Efforts of 2 UK MPs to defend India on Kashmir go in vain
Efforts of two British MPs to deflect attention and stem the anti-India feeling in the House of Commons on alleged human rights violations by the Narendra Modi government in Jammu and Kashmir went in vain during oral answers by Dominic Raab, foreign secretary in the Conservative party administration of Prime Minister Boris Johnson, to questions.
On Tuesday afternoon, the Foreign and Commonwealth Office was the first item on the agenda of the house after a six week summer recess.
Shailesh Vara, who is a Conservative MP of Indian origin, asked: "Following the action by the Indian Government in Kashmir, on August 15, Indian Independence Day, a group of British Indians gathered outside the Indian high commission in London, but they were attacked by members of another community.
"Will my right honourable friend confirm that the violence and abuse targeted towards the British Indian community on that occasion are completely unacceptable, as they would be against any community on the streets of the UK?"
Raab replied: "My honourable friend is absolutely right. Any violence is deplorable. It should not be conducted in this country, or anywhere else for that matter, against any individual communities. We now need to try to reduce these tensions but also, on a positive side, to build confidence-building measures to allow proper dialogue between the communities in Kashmir but also between India and Pakistan."
This was followed by Bob Blackman, another Conservative, asking: "It has been a long-standing policy of the Government that the situation in Jammu and Kashmir is a bilateral issue. It has also been this House that stands up for human rights and the protection of minorities. Therefore, does my right honourable friend agree that the abolition of Article 370, which discriminates against women and minority religions, is to be welcomed?"
Raab responded: "My honorable friend makes the point that there are different sides to this. But the reality is that there have been widespread reports and concerns about detentions, mistreatments and the communications blackout.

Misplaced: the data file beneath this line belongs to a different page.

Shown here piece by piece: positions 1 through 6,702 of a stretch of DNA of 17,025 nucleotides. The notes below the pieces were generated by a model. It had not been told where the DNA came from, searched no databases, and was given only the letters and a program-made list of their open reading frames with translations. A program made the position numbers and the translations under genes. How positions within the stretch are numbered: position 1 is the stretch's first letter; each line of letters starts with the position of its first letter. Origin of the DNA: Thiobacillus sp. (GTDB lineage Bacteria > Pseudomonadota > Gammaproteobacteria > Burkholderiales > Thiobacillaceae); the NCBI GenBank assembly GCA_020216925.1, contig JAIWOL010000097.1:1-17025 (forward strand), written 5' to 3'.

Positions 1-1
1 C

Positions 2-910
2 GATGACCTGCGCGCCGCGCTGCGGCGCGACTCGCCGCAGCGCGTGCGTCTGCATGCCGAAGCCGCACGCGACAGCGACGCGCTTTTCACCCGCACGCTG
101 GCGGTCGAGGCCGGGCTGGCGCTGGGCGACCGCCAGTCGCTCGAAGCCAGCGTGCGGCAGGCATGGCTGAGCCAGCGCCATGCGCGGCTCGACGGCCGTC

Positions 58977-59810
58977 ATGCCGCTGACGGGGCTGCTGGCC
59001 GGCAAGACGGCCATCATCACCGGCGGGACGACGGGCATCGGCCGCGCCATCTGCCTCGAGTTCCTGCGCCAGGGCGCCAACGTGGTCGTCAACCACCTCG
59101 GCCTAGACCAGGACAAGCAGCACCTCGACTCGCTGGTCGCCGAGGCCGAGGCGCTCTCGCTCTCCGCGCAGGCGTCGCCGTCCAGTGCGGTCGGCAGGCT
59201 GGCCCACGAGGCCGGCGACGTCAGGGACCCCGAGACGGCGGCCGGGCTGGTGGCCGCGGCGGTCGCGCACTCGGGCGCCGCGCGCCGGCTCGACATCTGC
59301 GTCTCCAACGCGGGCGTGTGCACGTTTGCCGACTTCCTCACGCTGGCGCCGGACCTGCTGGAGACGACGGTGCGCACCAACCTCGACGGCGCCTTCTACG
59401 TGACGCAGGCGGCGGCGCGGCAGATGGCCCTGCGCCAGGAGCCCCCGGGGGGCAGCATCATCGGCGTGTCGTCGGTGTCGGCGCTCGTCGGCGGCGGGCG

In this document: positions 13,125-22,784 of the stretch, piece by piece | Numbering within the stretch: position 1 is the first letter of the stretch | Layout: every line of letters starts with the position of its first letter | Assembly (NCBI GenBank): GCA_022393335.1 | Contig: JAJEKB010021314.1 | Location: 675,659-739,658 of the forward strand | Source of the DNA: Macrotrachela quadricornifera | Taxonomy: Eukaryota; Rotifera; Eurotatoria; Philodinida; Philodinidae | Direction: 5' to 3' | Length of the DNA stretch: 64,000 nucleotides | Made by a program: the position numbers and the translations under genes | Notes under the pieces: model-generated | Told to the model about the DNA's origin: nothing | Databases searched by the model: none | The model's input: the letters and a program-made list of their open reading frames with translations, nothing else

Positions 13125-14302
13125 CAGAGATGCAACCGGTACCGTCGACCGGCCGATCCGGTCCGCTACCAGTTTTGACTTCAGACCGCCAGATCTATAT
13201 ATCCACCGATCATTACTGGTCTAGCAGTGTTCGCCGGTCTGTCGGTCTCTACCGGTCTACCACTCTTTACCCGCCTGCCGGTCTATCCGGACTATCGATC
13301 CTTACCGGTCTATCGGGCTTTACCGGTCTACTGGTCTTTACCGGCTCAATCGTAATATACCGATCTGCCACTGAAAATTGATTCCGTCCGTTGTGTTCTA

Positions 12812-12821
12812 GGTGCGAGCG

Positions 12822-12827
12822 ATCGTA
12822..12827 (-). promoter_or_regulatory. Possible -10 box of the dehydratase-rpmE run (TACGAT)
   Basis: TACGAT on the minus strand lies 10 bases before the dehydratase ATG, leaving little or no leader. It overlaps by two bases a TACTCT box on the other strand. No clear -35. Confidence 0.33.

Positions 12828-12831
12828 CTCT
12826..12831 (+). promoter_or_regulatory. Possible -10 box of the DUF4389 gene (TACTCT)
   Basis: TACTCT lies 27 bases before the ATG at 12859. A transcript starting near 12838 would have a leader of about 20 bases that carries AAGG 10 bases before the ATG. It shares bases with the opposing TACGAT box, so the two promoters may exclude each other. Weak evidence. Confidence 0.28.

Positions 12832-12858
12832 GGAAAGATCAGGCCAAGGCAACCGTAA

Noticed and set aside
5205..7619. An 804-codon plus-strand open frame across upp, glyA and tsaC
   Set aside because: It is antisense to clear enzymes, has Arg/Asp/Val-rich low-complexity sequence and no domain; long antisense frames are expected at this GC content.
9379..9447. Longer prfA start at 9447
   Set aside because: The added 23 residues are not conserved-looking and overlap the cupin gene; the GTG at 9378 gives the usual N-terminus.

"There was a UN Security Council discussion on Kashmir on August 16. As well as wanting to respect the constitutional arrangements within India and in relation to Kashmir, there are implications internationally, particularly as they touch on internationally respected and recognised human rights."
Clearly, Raab's retort to Blackman was not at all helpful to India's cause. It reflected the mood of the house. In fact, when Vara and Blackman submitted their queries, these were met with derision by a sizeable number of MPs.
In contrast, 10 MPs from the three biggest parties in the Commons were distinctly agitated by the goings-on in Indian-controlled Kashmir.
They were Hugh Gaffney, Dr Paul Williams, Paul Bloomfield, Imran Hussain, Liz McInnes and Emily Thornberry of the Labour party; Steve Baker, Anne Main and Dame Cheryl Gillian of the Conservative party; and Alison Thewliss of the Scottish National Party.
It is well known that Kashmir is the number one agenda in Pakistan's foreign policy. The moment the Indian government abrogated Article 370 of the Indian constitution and thereby removed Jammu and Kashmir's special status in the Indian union on August 5, the Pakistani high commission in London swung into action.
Not just the British Pakistani community, but anti-India pro-Khalistan elements were galvanised into making their presence felt. The MPs may have been away for their summer breaks; but they were contacted and lined up to take India to task as soon as the British parliament was back in session.
The net result was a 10 to 2 drubbing for India, with even the question from Blackman proving to be counter-productive.
Given the controversial nature of the actions in Jammu and Kashmir, the Indian high commission ought to have been prepared to meet the backlash.
Generally, it is the responsibility of the high commissioner, the deputy high commissioner and political officers of India House to gear themselves to ward off the challenge. There are one minister and two first secretary level diplomats in the chancery's political wing.
The assignment as always was to approach key MPs individually and brief them thoroughly about the Indian viewpoint. Either this was not adequately undertaken or the MPs ignored India's argument.
There are two cabinet ministers of Indian extraction in the Johnson government - Home Secretary Priti Patel and International Development Secretary Alok Sharma. Besides, Rishi Sunak is Chief Secretary to the Treasury, which is almost a cabinet rank post. Despite this, the Indian high commission was attacked on India's Independence Day on August 15 last month and again on Tuesday when damage was caused to the premises, according to a tweet posted by @HCI_London.IANS